At this point many mushroom enthusiasts are thinking to make a living out of growing mushrooms. Some even think to pay their rent in mushrooms 🙂 There are plenty of positive examples out there which clearly show that growing mushrooms for profit has a huge potential. You can go for what’s on the market already or you may start a new trend throwing out there something unbelievable -you pick. Taste, texture and shelf-life are very important but also the look. Oyster mushrooms and shiitake are leaders among specialty mushrooms but there are some other ones like: beech & black poplar mushrooms, enoki, maitake or nameko which people out there know about. So what should you grow first? what’s easier for you or what has the highest demand? I think you need to keep a balance in between these two. Yield/block is what could lift you higher or drag you down. Every mushroom block has a maximum potential and if not squeezed well you loose time, effort and funds. In such a case the cost could get higher than what you’ve expected that’s why you need to know how to. Make sure you get to that info before you even start your business.
THE EXPERIENCED MUSHROOM GROWER
What does ‘Experienced’ mean? You don’t need to pass all these levels that I’ve set to be experienced. You may grow one mushroom know lots about it and be considered an expert in growing that particular mushroom. This is rather rare among mushroom enthusiasts but I must confess that I’ve met such people. Every expert has challenges even if he or she got to the top of his thing but an expert will constructively think what must be done to improve methodology or other areas to get to best results when growing mushrooms. One rule applies here: two heads are always better than one. Different people -different point of views. Working to improve things in a group seems to be more efficient than working alone to solve any challenges that might arise.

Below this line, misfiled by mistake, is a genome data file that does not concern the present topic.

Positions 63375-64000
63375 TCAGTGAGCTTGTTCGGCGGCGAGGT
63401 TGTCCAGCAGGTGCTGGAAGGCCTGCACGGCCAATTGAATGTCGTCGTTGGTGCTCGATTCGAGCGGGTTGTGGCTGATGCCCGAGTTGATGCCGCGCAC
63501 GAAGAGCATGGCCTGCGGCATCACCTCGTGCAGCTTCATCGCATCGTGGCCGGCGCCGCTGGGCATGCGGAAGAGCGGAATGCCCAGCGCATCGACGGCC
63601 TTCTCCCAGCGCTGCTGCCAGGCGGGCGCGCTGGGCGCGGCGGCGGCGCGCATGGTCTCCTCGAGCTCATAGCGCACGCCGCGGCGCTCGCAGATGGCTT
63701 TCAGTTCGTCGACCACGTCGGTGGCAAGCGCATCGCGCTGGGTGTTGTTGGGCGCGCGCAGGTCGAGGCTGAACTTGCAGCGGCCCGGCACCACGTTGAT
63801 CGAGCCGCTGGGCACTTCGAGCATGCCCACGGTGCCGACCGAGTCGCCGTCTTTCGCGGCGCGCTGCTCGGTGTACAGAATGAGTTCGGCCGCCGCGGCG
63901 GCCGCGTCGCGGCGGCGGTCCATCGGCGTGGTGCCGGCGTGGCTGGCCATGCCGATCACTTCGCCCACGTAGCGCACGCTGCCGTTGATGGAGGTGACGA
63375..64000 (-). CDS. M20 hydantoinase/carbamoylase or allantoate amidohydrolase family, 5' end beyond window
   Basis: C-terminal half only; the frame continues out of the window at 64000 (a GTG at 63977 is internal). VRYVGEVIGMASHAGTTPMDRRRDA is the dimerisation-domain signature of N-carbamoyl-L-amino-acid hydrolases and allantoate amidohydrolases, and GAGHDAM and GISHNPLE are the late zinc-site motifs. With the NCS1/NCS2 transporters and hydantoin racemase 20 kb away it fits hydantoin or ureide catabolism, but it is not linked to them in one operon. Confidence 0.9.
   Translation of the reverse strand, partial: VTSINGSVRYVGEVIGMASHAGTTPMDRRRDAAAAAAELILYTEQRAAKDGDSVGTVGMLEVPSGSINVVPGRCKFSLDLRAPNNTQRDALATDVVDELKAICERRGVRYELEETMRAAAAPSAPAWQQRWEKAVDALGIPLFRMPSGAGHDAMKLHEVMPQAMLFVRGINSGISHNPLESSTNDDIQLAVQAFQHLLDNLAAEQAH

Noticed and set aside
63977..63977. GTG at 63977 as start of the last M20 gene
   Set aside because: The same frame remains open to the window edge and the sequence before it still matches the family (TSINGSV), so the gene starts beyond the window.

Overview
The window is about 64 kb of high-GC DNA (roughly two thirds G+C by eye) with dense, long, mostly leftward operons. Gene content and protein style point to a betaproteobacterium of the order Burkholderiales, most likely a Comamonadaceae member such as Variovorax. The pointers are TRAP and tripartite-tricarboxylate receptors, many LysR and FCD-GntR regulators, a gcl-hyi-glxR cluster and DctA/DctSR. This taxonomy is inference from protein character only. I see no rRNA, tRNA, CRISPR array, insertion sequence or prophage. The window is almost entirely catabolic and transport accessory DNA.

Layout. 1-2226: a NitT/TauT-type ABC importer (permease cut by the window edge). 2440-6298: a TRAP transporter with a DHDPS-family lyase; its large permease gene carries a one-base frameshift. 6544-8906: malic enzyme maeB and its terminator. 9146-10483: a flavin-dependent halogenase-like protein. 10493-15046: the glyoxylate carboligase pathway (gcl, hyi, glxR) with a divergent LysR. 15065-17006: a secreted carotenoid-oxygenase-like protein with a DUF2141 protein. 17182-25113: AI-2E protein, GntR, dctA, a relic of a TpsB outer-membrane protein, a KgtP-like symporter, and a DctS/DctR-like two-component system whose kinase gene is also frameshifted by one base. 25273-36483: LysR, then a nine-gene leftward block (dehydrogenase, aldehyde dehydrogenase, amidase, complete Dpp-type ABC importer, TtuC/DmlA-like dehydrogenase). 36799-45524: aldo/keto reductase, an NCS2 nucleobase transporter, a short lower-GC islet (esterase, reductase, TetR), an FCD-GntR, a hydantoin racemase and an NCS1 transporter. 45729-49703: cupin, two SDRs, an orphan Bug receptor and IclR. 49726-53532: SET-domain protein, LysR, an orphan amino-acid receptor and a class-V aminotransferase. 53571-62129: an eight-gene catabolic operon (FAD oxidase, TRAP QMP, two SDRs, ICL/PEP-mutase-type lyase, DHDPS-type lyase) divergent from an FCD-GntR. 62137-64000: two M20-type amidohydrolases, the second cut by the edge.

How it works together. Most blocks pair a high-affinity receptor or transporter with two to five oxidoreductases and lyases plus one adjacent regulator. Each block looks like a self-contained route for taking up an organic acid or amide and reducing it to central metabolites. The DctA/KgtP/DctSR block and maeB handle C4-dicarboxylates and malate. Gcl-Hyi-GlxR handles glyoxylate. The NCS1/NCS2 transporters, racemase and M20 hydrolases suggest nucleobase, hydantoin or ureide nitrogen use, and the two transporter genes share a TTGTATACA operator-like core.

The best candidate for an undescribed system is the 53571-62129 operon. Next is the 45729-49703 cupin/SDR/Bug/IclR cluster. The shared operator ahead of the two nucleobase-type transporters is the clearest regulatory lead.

How to cut costs and still get a great yield or how to get that contamination under 2% are just two of the constant expert thoughts that swirl in the head.
At this stage experienced people in most cases are interested in how to grow the weird mushrooms like the ones of the Level 4. A bit challenging to grow these ones but not impossible, I guess it builds more personal experience because none out there grows these for profit. At the end they remain a nice try or a sweet success.
Chicken of the Woods (Laetiporus sulphureus)
Steak Fungus (Fistulina hepatica)
Blewit (Lepista nuda)
Cauliflower Fungus (Sparassis crispa)
How about wild mushrooms?
Wild mushrooms are highly appreciated. You may see them from time to time at Whole-foods and guess what? many people are ready to give away big bucks for em. Restaurants want them! Why not grab a slice of this business too? Why give people only what can be grown? What seems to be important is again: look, freshness, taste, consistency, color, shelf-life and availability. Unfortunately they’re not always available unless you want to put a new candidate on the Level 5 list. At this level probably the famous morel mushroom remains a priority.
Morel Mushroom (Morchella sp.)
The good news is that it can be grown, even though very few out there got to actually grow them and I failed miserably at this but that’s another story. Well, they can be easily grown in your own yard or in the woods which is great. I would encourage everyone to try grow them and share their stories, maybe as a group we’ll do a better job.